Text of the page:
Town Meeting in a Movie Hall - Moscow Style
IN a Moscow neighborhood movie theater last month, democracy was invented. But the action was on the stage rather than the screen. Russians have historically been force-fed their leaders. But under Mikhail Gorbachev's new election system, Soviets are allowed to nominate candidates to represent their neighborhoods and work units in the new Congress of People's Deputies. Candidates are then reviewed by a local commission that decides who goes on the ballot for the election in March.
Although the 2,550-member body is supposed to be comparable to our House of Representatives, the congress will most likely be a rubber-stamp. Yet for 4 hours, the Muscovites at the nomination meeting treated their roles in the selection process with a seriousness and passion rarely seen in American voters today.
Although Russians have traditionally had order imposed on them, there was no authority figure telling the people in this caucus how to act. Not even the moderator knew what procedure to follow. The proceedings ranged from chaos to anarchy as the blind tried to lead the blind down the path of democracy.
An American might wonder how the disorder in the movie hall compared with Independence Hall. The colonists had experience with the British parliamentary model. The Russians have no such point of reference, as evidenced by the lack of any structure in this meeting.
The event was preceded by 15 minutes of film shorts that made fun of economic shortages and inefficiencies. In front of the movie screen were two coffee tables, an assortment of chairs, a microphone, and nine red carnations for decoration. Two microphones were also set up in the audience. But as the evening wore on, members interrupted the proceedings by shouting challenges from their seats.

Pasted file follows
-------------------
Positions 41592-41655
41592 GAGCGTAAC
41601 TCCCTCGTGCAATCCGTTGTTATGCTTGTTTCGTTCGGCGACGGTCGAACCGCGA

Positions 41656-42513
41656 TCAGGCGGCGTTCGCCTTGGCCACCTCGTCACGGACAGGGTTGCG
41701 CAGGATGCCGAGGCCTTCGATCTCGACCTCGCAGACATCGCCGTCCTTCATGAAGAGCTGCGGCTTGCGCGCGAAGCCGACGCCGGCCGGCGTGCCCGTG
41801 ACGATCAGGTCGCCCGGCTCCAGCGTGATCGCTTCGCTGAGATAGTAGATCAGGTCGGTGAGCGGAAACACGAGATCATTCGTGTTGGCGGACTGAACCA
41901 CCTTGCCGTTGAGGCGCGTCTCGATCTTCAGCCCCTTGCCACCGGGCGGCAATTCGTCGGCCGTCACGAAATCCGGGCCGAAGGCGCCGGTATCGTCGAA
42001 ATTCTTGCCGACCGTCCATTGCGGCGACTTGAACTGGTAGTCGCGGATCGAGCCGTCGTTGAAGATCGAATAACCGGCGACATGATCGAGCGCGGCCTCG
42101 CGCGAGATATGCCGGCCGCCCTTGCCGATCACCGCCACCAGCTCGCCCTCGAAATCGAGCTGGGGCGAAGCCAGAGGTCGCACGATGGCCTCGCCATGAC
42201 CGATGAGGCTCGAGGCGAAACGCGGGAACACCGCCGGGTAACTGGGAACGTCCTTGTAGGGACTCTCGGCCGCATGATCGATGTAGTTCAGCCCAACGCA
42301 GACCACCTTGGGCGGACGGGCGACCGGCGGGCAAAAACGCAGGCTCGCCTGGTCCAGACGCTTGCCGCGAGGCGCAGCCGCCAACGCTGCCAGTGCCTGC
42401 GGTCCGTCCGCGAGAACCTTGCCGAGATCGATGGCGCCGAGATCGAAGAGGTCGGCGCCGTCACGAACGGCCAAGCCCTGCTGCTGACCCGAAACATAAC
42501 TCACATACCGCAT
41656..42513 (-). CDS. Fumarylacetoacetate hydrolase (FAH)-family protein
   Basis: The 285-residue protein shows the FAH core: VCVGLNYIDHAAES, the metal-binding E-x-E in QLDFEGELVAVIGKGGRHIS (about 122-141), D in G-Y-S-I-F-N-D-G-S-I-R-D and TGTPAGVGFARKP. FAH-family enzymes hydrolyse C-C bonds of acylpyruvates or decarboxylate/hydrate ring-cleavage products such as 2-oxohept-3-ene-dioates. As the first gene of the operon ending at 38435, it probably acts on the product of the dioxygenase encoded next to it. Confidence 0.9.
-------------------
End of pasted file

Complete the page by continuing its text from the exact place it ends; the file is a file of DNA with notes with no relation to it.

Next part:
The moderator, an official from the local Regional Council, started the program by telling the audience that tonight's vote would be considered legitimate because the door count of 519 satisfied the 500-person quorum. He then asked the audience if there were any objections to the two proposed nominees.
That's when the chaos began.
Only one objection was voiced before people demanded to know why there weren't other nominees. When the moderator tried to gain control over the already unruly meeting, a woman came to the mike challenging the moderator's right to lead the meeting. A man in the audience stood up in his seat to share his disapproval of the way the meeting was being run. The befuddled moderator tried to allay their protests by explaining, ``Comrades, this is a strange situation ...'' but was cut off when a voice from the crowd yelled, ``This is democracy!''
The audience forced the moderator to hold a vote-of-confidence by a show of hands. But a woman with glasses and a fur hat challenged the moderator's right to count the votes without a voting commission. She then became the official vote counter for the rest of the night and stood proudly in front of the audience whenever a vote was held.
AFTER it was decided how long the nominees' speeches would be, another half hour was spent debating how many candidates would be nominated. Once it was agreed that six should be, several nominating speeches were given.
In the middle of these speeches, one man approached the mike to complain that the fur-hatted vote counter should sit down because she was looking out over the audience while the speeches were being given and was a distraction. With an embarrassed smile, she complied.